For example, one Midwest hospital had long used an electronic medical record (EMR) system to dramatically increase its capacity for emergency-room admissions. The hospital determined that EMR downtime of more than two hours would lead to significant delays in patient care because it would need to rely upon inefficient manual paper-based processes. The delay in patient care would first result in health risks to the patients — the first and most primary concern should the system not be restored quickly.

If the system remained down long enough, the hospital would need to redirect ambulances to competing facilities in order to protect the well-being of patients, and as a result revenues would decline significantly. Even after the EMR system was restored, a hospital would face an uphill battle to restore its reputation, and thus potentially suffer a reduction in patient visits during a much longer period of time than the initial system failure.

Clearly, the EMR system was mission-critical. Therefore, its recovery point objective was to restore 100 percent of EMR data for the past three months, with a recovery-time objective of two hours — the maximum time length for which the emergency department could function without the EMR system before incurring a waterfall of high-impact negative events.

Many organizations are challenged by this discovery phase. First of all, assessing the sheer volume of applications used in various departments can be daunting. In addition, business staff may not agree on which applications are mission-critical until they see the risks actually quantified in the business-impact analysis. Furthermore, it can be difficult to quantify the intangible results of negative media coverage and loss of reputation, but these results can have a long-lasting impact on profitability.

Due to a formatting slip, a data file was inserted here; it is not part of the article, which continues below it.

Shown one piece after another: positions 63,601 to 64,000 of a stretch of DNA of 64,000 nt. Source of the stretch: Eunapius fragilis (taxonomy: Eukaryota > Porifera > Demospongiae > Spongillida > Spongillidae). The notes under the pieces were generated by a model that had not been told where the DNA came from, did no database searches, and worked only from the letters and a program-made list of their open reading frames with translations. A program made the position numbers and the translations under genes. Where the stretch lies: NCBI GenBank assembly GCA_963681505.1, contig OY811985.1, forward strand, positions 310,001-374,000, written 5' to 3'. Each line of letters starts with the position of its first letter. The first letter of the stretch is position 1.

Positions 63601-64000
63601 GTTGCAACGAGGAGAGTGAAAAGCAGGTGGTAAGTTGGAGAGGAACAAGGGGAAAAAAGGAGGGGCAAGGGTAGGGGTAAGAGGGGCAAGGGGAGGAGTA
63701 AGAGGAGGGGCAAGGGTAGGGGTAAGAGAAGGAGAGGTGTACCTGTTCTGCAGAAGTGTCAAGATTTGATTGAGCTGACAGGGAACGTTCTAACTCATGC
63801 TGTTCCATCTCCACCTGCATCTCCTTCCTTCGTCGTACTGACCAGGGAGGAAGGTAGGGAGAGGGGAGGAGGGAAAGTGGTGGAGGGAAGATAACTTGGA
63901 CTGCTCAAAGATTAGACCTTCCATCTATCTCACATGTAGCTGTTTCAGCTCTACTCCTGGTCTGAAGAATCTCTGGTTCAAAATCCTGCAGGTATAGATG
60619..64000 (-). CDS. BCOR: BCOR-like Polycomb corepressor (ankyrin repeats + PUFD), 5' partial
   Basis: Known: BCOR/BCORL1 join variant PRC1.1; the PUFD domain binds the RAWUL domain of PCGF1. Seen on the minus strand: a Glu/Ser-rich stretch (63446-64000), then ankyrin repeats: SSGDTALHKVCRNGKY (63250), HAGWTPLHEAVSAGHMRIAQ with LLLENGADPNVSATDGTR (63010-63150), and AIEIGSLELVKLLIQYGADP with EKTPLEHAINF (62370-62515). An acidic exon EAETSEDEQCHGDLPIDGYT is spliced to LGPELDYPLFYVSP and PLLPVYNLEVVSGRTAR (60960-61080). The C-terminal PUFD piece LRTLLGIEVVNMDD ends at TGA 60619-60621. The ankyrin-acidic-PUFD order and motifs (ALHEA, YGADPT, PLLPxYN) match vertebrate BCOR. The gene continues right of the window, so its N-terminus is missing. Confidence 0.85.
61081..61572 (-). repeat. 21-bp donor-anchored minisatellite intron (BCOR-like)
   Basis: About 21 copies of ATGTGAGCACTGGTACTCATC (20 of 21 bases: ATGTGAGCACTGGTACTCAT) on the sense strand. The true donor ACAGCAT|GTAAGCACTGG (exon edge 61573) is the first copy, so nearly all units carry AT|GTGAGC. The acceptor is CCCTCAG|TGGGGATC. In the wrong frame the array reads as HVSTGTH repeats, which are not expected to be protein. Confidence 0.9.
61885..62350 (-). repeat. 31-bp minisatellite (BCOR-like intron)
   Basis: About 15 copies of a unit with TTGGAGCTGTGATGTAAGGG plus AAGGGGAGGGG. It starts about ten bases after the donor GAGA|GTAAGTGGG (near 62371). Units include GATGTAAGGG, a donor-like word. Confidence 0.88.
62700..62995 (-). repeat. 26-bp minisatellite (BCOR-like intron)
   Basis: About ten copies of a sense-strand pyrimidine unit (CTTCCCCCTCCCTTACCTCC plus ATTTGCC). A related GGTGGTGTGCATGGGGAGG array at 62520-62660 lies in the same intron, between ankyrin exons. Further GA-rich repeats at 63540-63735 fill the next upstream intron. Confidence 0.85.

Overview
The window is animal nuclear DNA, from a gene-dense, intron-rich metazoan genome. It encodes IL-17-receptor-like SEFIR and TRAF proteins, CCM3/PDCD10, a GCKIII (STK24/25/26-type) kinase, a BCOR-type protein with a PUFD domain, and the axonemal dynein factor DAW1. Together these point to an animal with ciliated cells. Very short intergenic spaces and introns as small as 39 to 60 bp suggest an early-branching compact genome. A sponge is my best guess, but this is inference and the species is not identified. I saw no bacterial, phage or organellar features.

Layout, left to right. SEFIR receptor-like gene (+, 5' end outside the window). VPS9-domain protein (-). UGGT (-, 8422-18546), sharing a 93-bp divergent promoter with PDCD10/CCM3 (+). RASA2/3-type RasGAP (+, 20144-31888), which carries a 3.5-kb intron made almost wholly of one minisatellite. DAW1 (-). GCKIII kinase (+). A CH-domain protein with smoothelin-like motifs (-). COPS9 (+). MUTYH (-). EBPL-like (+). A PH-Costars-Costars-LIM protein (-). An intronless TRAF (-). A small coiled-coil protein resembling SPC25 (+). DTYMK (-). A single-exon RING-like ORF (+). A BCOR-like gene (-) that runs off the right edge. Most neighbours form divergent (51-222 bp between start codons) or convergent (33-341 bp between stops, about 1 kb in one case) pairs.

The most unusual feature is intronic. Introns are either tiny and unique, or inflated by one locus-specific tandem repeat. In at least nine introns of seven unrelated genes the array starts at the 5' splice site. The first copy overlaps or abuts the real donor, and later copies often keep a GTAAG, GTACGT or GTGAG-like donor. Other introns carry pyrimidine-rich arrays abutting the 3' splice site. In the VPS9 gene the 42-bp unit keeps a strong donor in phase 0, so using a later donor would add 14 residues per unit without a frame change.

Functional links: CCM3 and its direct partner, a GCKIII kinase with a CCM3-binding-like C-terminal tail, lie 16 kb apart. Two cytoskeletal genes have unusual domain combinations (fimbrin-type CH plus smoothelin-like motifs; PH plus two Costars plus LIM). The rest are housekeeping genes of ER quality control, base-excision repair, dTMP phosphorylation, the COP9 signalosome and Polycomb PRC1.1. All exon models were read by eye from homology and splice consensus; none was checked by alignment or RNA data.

Where are the gaps?

Once mission-critical systems are defined, the organization should next analyze the gaps between the business needs and current recovery mechanisms. The in-house IT staff and outside technology vendors should be able to provide insight about current capabilities and recovery options specific to particular applications.

The Midwest hospital, for instance, learned that restoring the EMR would take 48 to 50 hours under current conditions, whereas the recovery-time objective was no more than two hours, and ideally near zero. Obviously, the gap was unacceptable, as the hospital could not afford to risk any EMR downtime.

The organization inevitably must address the perceptions of business staff versus current realities. They may not realize that assuring timely recovery requires IT investments that may not have been planned or adequately funded — and they may be unhappy to learn that their operations are not as well-protected as they had assumed.